Abdul El-Sayed: It’s critical that we offer more protection for people who are immunocompromised. Those eligible for these booster’s comprise only a small fraction of the population, those who need the most. For the rest, those with functioning immune systems, I really don’t believe there’s a need for a booster. That and it’s still far more important to get unvaccinated people in the rest of the world vaccinated before we offer third doses to people who are vaccinated here at home. Given new data that shows that three doses may offer protection for folks who are immunocompromised, I think this is an important step. Now, if the FDA could get full authorization for these vaccines, we’d be in really good shape. Finally, in addition to passing the bipartisan infrastructure package, the Senate approved the framework for a $3.5 trillion budget reconciliation package. That package could fundamentally change Medicare as we know it, including lowering the Medicare age. This is a big deal, like a very big deal. Most obviously, it would guarantee health care for 20 million Americans. It’s also good politics. Two in three Americans agree with lowering the Medicare age. That said, it’s important to understand why the majority of Democrats support lowering the Medicare age, even if they don’t support Medicare for all. As Medicare stands today, seniors can opt for one of two Medicare options: standard Medicare, or what they call Medicare quote unquote “Advantage.” Advantage is a privately-managed version of Medicare that pays insurance companies to manage Medicare patients. They usually cherry pick the healthiest patients, whom they offer a few extra perks. But every dollar those healthier patients don’t spend in health care, the insurance companies get to keep in profit. The health insurance lobby is extremely powerful. In fact, they spent $150 million dollars lobbying last year alone in the middle of a pandemic. And they’re realizing that including people between 60 and 64 means more and healthier people that they can offer Medicare Advantage products to, and more money in the bank. Look, I deeply support lowering the Medicare age, but I want us all to be clear eyed about what’s at play here.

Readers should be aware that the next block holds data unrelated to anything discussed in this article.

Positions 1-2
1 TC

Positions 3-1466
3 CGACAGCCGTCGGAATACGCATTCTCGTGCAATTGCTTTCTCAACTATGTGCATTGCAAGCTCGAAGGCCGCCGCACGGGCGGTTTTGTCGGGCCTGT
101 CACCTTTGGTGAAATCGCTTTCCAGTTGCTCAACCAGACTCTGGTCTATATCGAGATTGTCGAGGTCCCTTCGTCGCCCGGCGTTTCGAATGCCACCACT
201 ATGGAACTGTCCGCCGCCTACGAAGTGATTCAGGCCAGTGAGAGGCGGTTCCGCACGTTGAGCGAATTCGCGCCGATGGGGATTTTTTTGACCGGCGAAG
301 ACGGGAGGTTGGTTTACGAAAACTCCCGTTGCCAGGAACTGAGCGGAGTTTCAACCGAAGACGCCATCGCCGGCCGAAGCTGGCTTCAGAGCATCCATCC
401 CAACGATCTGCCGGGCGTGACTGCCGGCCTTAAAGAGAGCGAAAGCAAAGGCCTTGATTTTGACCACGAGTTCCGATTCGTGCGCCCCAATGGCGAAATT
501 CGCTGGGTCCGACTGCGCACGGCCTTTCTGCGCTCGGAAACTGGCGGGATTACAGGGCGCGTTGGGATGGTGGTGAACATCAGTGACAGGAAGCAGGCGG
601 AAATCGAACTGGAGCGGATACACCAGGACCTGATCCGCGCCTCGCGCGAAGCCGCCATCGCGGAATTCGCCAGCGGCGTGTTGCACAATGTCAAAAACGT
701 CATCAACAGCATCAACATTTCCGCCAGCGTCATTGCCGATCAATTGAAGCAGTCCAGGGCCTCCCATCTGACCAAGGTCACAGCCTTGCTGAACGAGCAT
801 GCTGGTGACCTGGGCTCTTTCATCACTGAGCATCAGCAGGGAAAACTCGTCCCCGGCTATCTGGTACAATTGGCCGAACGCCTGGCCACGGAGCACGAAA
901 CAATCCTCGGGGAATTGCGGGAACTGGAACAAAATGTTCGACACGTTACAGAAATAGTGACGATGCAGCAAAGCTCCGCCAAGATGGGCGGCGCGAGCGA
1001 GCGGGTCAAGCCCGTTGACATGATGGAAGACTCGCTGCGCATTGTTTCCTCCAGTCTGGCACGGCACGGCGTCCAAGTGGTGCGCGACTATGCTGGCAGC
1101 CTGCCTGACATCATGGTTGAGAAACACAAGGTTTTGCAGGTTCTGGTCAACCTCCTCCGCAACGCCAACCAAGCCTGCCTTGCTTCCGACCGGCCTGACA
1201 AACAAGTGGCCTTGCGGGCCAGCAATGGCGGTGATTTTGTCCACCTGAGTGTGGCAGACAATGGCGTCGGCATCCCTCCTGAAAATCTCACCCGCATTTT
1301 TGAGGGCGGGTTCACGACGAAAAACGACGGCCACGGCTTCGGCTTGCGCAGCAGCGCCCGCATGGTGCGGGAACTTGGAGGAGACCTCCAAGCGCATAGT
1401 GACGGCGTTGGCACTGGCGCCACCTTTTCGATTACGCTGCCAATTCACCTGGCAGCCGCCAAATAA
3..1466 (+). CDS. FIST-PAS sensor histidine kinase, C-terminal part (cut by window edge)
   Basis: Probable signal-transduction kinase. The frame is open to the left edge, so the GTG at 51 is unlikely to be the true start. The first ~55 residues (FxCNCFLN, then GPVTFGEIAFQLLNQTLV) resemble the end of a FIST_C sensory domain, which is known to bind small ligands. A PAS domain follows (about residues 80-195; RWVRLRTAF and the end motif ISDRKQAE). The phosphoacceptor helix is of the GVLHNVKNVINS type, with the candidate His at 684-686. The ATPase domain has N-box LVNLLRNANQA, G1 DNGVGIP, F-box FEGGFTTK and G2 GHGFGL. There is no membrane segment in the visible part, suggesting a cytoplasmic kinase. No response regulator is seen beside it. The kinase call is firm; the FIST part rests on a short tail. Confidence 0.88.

That’s it for today. On our way out, I want to hear from you. I hear a lot from the anti-science trolls who like to troll our podcast. So do me a favor and respond. Rate and review our show. Let us know what you think about our podcast. It goes a long way to getting it to other folks who believe in science. And if you really like us, go on over to the Crooked Media store and pick up some merch. We’ve got our new logo tees and mugs, our Safe and Effective shirts, and our Science Always Wins shirts and dad caps.

 

Abdul El-Sayed: America Dissected is a product of Crooked Media. Our producer is Austin Fisher, our associate producer is Olivia Martinez. Veronica Simonetti mixes and masters of the show. Production Support from Tara Terpstra, Lyra Smith and Ari Schwarz. Our theme song is by Taka Yasuzawa and Alex Sugiura. Our executive producers are Sarah Geismer, Sandy Girard and me: Dr. Abdul El-Sayed, your host. Thanks for listening.